Despite controversy that engulfed the University of Missouri last year and donor threats to yank gifts pledged to the school, the university raised a record amount of money over the last 12 months.
University officials on Wednesday announced that MU set a record with $171 million in donations in fiscal year 2016 — covering July 1, 2015, to June 30, 2016.
That’s a 15 percent increase from the previous year’s total. The previous record, set in 2014, was $164.5 million.
“The University of Missouri has faced unprecedented challenges in the last year,” interim chancellor Hank Foley said in a statement. He said he was not surprised “the Mizzou family has responded with extraordinary generosity.”
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Public financial support of the university seemed in danger after a series of incidents in the fall, including a disagreement between graduate students and university administration over health benefits and racially charged student protests that led to a student hunger strike, a boycott by Mizzou football players and the resignations of the chancellor and the University of Missouri System president.
A national spotlight turned on MU after the predominantly African-American student group Concerned Student 1950 publicly denounced the administration over its perceived indifference to systemic oppression of minorities and a lack of diversity and inclusion at MU.
Then in the midst of the turmoil, assistant professor Melissa Click threatened a student journalist to stop him from recording protests.
Missouri legislators, already at odds with MU over its relationship with Planned Parenthood and how student protests were handled, called for Click to be fired and threatened to cut the school’s funding over the entire mess.
“We certainly got hammered,” said Tom Hiles, MU vice chancellor for advancement.
The university received about 3,400 calls, mostly from people complaining about the university, Hiles said. Some called to say they would never donate again to the school. But when the university checked, Hiles said, “about 80 percent of those who said they would never donate again had never donated in the first place.”
In October, the university reported it was in jeopardy of losing about $5 million in gifts.
Hiles said there were some who wanted to suspend the fundraising campaign. Instead, MU turned to other institutions, including Penn State and Virginia Tech — schools that had campaigned through crisis — for advice in avoiding a fundraising bust.
MU launched an immediate image repair effort and turned to loyal donors for support. Calls were made to alumni and friends of the university and in some cases one-on-one meetings with donors were held.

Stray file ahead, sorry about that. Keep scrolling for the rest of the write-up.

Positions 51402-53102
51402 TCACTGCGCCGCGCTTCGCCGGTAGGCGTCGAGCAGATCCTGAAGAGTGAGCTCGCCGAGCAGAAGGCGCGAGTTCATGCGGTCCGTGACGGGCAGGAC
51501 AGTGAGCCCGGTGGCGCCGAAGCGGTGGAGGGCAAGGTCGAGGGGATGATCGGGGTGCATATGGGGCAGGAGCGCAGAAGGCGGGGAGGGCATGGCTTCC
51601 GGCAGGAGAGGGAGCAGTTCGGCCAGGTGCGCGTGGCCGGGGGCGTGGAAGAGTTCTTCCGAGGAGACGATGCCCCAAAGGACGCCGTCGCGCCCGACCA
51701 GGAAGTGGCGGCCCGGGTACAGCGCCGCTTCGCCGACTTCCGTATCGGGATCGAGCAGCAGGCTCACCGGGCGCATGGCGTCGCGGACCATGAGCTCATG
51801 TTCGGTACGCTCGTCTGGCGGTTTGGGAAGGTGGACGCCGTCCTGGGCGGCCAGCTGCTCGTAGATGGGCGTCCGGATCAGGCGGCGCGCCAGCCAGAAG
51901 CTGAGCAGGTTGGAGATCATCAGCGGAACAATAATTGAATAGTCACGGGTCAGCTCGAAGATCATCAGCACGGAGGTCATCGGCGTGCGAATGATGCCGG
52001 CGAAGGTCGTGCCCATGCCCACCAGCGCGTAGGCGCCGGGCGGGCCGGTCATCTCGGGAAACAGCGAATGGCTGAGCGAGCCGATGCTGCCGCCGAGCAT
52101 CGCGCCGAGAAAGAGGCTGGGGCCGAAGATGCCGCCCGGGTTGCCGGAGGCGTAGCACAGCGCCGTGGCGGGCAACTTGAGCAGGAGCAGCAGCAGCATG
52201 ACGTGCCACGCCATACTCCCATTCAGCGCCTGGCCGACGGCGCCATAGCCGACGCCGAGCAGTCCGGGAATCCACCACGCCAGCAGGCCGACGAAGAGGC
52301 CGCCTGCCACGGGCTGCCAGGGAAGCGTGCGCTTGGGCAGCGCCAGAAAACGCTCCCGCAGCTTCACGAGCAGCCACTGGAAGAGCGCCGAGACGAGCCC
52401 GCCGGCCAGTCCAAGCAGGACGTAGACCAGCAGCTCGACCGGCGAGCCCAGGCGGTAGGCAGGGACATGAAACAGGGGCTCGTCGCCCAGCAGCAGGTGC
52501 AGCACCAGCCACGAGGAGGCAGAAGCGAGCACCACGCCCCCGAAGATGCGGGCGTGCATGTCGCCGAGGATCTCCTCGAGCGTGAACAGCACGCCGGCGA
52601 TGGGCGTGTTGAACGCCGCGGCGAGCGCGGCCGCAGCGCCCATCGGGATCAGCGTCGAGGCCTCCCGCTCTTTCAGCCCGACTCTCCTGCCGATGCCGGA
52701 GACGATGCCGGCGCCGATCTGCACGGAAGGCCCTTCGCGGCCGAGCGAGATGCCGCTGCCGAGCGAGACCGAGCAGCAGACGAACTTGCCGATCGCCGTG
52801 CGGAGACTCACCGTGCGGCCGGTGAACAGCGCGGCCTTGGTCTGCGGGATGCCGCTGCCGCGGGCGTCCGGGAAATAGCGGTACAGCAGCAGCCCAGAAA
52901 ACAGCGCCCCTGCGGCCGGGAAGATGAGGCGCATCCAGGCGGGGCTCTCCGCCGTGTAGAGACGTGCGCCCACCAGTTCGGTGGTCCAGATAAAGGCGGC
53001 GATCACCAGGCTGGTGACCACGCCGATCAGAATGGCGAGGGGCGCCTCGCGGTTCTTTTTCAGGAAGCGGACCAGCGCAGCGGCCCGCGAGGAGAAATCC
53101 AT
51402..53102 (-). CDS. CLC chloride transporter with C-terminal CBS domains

Foley set out across the country for 18 regional campaign kickoff events telling alumni and potential donors about the university’s leading research, award-winning faculty members and economic impact.
“Our success this year attests to the strength of the university’s connection with our alumni and friends,” Hiles said. “That’s something that grows over years and it endures through tough times. … Our most loyal donors continued to give.”
In the end, Hiles said, donors stepped up.
MU continued a three-year trend, receiving 20 or more gifts of at least $1 million. Nearly 44,000 different donors made donations, pledges or estate gifts to MU over the past year.
Gifts ranged from $1 to $25 million from the Kinder Foundation in September 2015 to create the Kinder Institute on Constitutional Democracy.
A $13 million gift came in February 2016, designated for the College of Agricultural Food and Natural Resources for scholarships. Until then, the largest gift after the November turmoil was a $4 million donation in December to the challenge fund for the Thompson Center for Autism and Neurodevelopmental Disorders.
MU’s record-setting year brings the Mizzou: Our Time to Lead campaign total to $762 million — more than halfway to the $1.3 billion goal announced at the campaign’s launch in October 2015.
The campaign, in an effort to attract students and the best faculty, has three priorities: building the university’s endowment to competitive levels, creating centers and research institutes within the institution, and improving campus facilities.
“The university cannot rely solely on a combination of state funding and tuition,” said Richard Miller, one of three chairs for the campaign. “Private support is the key to enhancing excellence at Mizzou.”